We noted that a combination of different conservative therapies such as nutritional modification (MBF) and somatostatin was successful in most of our patients. Therefore, conservative therapy is recommended as the preferred therapy in the presence of chylothorax and chylus-like diseases [see Figure 3; Clinical Algorithm modified; (13)]. Surgical therapy may be an alternative approach that can be used when conservative therapy has failed. Early diagnosis and treatment of potential complications (high central venous pressure > 15 mmHg, heart failure) may further improve the success rate of conservative therapy especially in patients with postoperative chylothorax. In summary, appropriate therapy of this condition may be lengthy but can prevent significant morbidity and mortality. Therefore, a suitable protocol is needed to define uniform diagnosis criteria and treatment modalities for this special medical condition.
Figure 3. Therapy of chylothorax and chylous like diseases—Clinical Algorithm modified (13).
The datasets used and/or analyzed during the current study are available from the corresponding author on reasonable request.
All procedures performed in studies involving human participants were in accordance with the ethical standards of the institutional and/or national research committee and with the 1964 Helsinki declaration and its later amendments, or comparable ethical standards. For this type of study (retrospective study) informed consent is not required. This study was performed with the approval of the ethics committee (Medical University of Vienna; Ethic Nr.-1629/2013).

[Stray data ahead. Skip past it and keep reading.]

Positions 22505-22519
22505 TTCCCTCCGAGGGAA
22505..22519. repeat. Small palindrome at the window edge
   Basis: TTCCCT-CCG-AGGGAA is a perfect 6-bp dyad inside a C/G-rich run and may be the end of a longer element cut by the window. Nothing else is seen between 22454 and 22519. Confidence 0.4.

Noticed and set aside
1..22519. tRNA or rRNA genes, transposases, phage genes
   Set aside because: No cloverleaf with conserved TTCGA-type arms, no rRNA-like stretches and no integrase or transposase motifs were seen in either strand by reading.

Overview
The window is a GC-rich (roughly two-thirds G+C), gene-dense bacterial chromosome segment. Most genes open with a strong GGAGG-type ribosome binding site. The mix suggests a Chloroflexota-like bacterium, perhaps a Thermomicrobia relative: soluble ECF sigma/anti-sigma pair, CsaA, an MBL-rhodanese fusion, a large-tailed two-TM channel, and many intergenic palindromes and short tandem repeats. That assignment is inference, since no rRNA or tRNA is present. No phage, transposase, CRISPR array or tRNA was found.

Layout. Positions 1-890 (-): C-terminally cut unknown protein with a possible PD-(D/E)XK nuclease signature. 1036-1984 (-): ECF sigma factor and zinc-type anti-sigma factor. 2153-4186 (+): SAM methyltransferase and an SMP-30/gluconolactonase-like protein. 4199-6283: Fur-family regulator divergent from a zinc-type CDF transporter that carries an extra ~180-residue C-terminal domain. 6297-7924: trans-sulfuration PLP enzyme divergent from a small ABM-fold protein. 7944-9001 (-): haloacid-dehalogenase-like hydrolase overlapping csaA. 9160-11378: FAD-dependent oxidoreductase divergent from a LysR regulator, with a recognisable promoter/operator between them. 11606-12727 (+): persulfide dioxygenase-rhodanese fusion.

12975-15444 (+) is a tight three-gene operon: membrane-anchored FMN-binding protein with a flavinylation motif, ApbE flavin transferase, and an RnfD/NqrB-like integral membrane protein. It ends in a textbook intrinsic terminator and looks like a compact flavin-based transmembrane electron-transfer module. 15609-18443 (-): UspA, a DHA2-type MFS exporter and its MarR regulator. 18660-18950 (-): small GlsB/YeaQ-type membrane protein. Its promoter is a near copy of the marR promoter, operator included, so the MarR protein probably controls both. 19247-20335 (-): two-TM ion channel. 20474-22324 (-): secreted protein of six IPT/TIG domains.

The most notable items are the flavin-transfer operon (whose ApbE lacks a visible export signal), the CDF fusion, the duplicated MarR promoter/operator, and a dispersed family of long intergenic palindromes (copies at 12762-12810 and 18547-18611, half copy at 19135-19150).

MH conceived the study and participated in the design and execution of the study, the analysis of data, and writing of the manuscript. ET participated in the design and execution of the study, and performed data collection, statistical analysis, interpretation of the data, and writing of part of the manuscript. GB performed data collection. WS participated in the interpretation of results and critical editing and writing of the manuscript. GS performed statistical analysis, interpretation of the data. JG supervised the study and is program director. All authors read and approved the final manuscript.
Conflict of Interest Statement
The authors declare that the research was conducted in the absence of any commercial or financial relationships that could be construed as a potential conflict of interest.
The authors are grateful for the helpful comments for the realization of this study by Prof. Gerhard Trittenwein† who was the director of our PICU from 1992 to 2014.